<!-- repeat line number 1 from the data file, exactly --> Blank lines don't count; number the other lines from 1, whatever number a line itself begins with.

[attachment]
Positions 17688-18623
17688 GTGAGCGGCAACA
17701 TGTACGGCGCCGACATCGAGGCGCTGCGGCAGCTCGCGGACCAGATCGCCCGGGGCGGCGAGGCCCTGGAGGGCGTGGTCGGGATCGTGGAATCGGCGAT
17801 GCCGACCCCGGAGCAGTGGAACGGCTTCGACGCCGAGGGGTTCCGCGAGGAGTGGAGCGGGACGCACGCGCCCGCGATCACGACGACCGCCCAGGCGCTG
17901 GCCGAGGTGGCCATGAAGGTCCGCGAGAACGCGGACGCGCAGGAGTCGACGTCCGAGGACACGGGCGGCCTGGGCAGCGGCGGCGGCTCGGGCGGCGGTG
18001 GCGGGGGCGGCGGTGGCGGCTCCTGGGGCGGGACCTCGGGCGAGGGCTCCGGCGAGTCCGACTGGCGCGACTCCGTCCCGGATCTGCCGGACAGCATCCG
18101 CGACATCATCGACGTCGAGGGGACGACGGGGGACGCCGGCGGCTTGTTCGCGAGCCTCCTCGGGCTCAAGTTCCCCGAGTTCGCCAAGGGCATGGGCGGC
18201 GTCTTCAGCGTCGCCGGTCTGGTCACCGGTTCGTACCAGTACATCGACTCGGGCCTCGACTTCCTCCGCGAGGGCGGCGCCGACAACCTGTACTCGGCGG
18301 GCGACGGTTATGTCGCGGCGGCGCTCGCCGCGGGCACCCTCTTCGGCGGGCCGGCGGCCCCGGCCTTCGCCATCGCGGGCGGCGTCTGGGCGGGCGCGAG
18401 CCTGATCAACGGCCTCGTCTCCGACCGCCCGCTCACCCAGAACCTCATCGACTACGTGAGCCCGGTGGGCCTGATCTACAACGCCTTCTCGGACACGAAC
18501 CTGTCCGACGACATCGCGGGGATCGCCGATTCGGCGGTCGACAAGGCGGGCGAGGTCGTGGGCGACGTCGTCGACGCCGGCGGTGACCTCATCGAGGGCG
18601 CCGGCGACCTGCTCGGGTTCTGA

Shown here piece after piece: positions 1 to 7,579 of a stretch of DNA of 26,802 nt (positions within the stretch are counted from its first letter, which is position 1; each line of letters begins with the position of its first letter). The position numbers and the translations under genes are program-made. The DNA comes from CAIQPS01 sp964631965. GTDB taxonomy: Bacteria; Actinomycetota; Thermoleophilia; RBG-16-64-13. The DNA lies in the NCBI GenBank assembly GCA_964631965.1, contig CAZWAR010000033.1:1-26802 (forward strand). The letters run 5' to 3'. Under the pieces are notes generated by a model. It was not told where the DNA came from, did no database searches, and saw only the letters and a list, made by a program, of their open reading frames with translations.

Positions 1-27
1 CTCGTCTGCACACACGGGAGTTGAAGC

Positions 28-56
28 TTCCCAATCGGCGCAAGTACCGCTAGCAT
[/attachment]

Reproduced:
Positions 17688-18623